These tell-tale signs will help you spot them.

1. Blowhards cannot modulate their volume. Their voices are loud, consistent and utterly baseless. To that end, blowhards
2. Issue proclamations without evidence. The most common of these proclamations goes like this, "______________ is fundamentally broken." They won't say how ________ is broken or what being broken means. Just that ________ is broken.
3. They don't have enough time to fix what is broken. What's broken is so fundamentally broken that it will take three years and seven million dollars to fix it, and fixing things part-way is useless because what is broken is so badly broken.
4. Blowhards have a lot to say when a project kicks off but they are absent once the work begins. In short, blowhards can identify problems but are too busy and too valuable elsewhere to actually fix problems.
5. "That's not how I would do it." Blowhards don't like anything that's been done but don't actually do anything themselves.
6. Blowhards assert that a small agency in Brooklyn with less than a million dollars in revenue (and who has done great data viz on this) has more to teach us than an multi-national agency with $1 billion in revenue.
7. Blowhards are better than you at powerpoint.
8. Blowhards are always 12 minutes late for 30-minute meetings.
9. Blowhards believe that most marketing problems can be solved through data visualization. (See #6.)
10. Blowhards don't believe in data that doesn't support their world view that "_________ is broken."

Monday, April 25, 2011

It ain't easy.

This post is a combo platter of three ideas. One comes from an article I just read in "The New York Times" called "A Generation’s Vanity, Heard Through Lyrics." In it, John Tierney reports on a three-decades-long study by a Dr. DeWall, a psychologist at the University of Kentucky. "In a meta-analysis published last year in Social Psychological and Personality Science," Drs. DeWall, Twenge and Joshua D. Foster looked at data from nearly 50,000 students — including the new data from critics — and concluded that narcissism has increased significantly in the past three decades."

Second comes from a chat I had with my boss. We spent half an hour together lauding the ability of old-timers, like ourselves, to take a licking and keep on ticking. In other words, we, unlike so many youngish people, have the stamina to fight through the vicissitudes and hang in there until we sell something.

Finally, I found, on, the video I've pasted here. I like it because in a mere 94-seconds it shows the myriad decisions a creator has to make, the unending alterations, to make a work of art.

It's not easy doing what we do. And in our overly democratic work-worlds where everyone gets their say, and everyone can take potshots, it's hard to get work produced. It's not all about you. You have to suck it in and take it some times.

But you are not alone if you can.

Truth (and soul) in advertising.

Seeing a sign like this, which I just saw on 9th Avenue between 39th and 40th, brings to my mind so much that is wrong with the advertising industry.

I find this sign amusing. Direct. Honest. Different and attention-getting. It's exactly the kind of thing you would not get from or get out of an agency. And if it did get out of an agency and to a client, it would never get approved.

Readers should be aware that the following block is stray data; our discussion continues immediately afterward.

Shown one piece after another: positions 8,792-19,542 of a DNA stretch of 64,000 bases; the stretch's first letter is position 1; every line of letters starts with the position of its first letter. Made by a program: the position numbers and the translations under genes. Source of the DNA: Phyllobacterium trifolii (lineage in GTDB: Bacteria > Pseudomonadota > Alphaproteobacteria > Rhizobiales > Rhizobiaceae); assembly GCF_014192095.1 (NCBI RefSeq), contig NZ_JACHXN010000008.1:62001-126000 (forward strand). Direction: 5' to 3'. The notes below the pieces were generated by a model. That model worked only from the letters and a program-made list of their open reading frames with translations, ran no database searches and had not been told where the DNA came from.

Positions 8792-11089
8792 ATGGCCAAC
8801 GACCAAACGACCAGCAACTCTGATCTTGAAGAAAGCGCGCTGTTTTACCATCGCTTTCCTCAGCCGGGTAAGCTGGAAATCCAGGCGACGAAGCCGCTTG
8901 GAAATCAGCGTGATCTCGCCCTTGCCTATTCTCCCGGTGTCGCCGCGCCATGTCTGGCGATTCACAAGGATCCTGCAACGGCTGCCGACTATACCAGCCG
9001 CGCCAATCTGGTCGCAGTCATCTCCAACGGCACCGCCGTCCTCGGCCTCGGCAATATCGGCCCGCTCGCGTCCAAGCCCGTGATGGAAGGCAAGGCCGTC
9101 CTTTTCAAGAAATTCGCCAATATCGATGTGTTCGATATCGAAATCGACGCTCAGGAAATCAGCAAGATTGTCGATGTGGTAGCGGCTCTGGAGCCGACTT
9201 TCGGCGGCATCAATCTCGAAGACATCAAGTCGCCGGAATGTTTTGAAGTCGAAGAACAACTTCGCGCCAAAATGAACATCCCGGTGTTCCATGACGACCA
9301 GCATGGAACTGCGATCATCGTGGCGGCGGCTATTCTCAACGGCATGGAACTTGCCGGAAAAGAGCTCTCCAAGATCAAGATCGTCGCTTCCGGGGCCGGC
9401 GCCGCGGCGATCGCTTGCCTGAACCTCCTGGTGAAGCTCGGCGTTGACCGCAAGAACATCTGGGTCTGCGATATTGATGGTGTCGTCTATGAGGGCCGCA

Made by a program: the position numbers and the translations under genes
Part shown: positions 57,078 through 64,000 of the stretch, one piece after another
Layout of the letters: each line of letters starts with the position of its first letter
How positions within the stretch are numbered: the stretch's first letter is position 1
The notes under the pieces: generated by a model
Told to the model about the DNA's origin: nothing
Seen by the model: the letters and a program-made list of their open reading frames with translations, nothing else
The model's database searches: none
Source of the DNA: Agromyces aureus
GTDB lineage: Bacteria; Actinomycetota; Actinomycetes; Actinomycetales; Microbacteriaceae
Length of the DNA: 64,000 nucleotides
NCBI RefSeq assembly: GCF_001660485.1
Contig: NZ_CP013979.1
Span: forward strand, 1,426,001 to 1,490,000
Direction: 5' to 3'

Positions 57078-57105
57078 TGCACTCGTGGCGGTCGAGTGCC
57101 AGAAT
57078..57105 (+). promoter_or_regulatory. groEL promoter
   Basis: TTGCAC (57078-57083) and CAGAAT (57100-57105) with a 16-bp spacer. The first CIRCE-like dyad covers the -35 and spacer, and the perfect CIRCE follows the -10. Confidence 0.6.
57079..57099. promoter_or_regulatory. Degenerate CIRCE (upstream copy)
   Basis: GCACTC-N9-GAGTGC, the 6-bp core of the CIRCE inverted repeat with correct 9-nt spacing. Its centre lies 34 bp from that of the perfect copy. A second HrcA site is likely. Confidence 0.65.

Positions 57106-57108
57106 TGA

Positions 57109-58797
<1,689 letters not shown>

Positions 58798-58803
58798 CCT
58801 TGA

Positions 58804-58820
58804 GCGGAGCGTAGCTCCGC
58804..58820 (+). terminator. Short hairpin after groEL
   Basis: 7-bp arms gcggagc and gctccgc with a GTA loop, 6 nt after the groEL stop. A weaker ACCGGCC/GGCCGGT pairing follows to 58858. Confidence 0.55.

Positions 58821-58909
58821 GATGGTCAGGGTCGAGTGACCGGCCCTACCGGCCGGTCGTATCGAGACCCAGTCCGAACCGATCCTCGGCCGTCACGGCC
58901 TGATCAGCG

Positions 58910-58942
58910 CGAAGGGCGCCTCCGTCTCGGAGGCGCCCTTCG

The conversation would go like this.

"Can't we say 'inexpensive' instead of 'cheap.' Cheap is off brand and too downscale."

"I don't understand 'freaking.' It's too close to 'fucking.' Can't we say something more positive and appetizing? Like 'refreshing' or 'delicious?'

"Beer is fine, but it's too limited. We have lagers, and pilsners and ales, as well."

"Not to mention sodas and mixed drinks."

"And coffee, tea and bottled water. Can't you include those as well?"

So, we are left with:

Ball-less, non-descript and forgettable.

The Celtics of Boston.

It doesn't happen very often but once in a while it does. Either because I'm tired or lazy, I succumb to a sporting event on television. It happened this weekend, twice. The Knicks, the basketball team of my youth were in the NBA playoffs against the great, but aged Celtics of Boston.

"I fear the Indians of Cleveland," the Old Man said in Hemingway's "Old Man and the Sea."
"Have faith in the Yankees my son. Think of the great DiMaggio."
"I fear both the Tigers of Detroit and the Indians of Cleveland."
"Be careful or you will fear even the Reds of Cincinnati and the White Sox of Chicago."

This was to be epic, in other words. Hemingway-esque. My resurgent Knicks of New York against the hated Celtics of Boston.

So I watched.

Watched the Knicks get treated like an old dishrag. Thrown around willy-nilly. Meaningless. Beaten. Trampled. Eviscerated. Schmised.

One thing you see on TV nowadays, however, made me think about advertising. There is an absence of anything but noise. The commercials, the announcers, the arenas. They are noisy. Noise fills every vacuum. The noise overwhelms everything.

Noise is the antithesis of thought. And it's what we prize above all else.

Saturday, April 23, 2011

Olde New York, 1999.

One of the things I miss in our the modern world is that there are fewer and fewer bookstores and less and less time to browse in them. My New York, the New York I grew up in and aged in, is the story of these places disappearing. Sometimes I take a long walk home from work and it's like working past old girlfriend's houses. That's where Books & Company was, that's where Colosseum was, that was the home of Doubleday, Scribners, Bretanos.